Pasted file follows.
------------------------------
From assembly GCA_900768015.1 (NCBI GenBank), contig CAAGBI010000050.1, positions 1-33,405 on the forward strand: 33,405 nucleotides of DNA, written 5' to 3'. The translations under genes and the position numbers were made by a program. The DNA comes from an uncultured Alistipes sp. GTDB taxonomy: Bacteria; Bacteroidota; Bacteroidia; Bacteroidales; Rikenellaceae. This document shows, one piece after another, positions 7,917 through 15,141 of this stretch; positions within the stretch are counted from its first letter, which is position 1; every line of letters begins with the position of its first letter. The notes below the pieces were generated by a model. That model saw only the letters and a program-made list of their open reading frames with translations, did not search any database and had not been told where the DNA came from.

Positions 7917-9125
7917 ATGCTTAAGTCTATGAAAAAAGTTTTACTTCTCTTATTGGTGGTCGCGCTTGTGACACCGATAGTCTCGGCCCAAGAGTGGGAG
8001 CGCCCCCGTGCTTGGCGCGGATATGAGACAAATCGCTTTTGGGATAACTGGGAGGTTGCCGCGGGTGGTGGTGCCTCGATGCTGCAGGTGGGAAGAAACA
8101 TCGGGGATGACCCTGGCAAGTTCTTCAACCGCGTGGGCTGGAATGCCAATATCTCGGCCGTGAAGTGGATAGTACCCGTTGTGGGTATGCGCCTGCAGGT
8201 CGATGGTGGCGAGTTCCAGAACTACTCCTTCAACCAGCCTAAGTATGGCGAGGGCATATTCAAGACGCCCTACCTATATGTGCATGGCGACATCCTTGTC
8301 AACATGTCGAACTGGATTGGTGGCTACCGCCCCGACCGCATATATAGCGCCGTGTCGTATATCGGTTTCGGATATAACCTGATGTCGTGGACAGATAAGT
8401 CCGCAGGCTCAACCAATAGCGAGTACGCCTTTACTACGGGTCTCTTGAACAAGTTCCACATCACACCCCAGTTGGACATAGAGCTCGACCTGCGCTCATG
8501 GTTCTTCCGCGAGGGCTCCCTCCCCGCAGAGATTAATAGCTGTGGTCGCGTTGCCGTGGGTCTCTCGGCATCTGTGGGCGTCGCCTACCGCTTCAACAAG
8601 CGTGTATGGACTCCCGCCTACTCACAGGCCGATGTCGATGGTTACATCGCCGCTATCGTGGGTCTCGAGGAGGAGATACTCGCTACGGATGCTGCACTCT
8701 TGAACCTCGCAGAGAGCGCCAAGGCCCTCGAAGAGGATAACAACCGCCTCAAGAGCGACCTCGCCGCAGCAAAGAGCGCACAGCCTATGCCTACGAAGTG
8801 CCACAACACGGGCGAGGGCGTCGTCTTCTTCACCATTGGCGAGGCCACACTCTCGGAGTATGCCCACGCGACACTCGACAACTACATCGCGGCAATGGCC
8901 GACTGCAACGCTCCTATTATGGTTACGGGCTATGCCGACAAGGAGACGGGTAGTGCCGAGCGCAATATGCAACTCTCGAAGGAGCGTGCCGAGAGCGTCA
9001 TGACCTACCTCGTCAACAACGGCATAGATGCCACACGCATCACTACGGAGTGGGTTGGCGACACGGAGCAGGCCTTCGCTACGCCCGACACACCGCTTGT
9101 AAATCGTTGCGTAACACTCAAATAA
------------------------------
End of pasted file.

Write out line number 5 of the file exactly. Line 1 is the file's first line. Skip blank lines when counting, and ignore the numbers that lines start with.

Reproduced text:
8101 TCGGGGATGACCCTGGCAAGTTCTTCAACCGCGTGGGCTGGAATGCCAATATCTCGGCCGTGAAGTGGATAGTACCCGTTGTGGGTATGCGCCTGCAGGT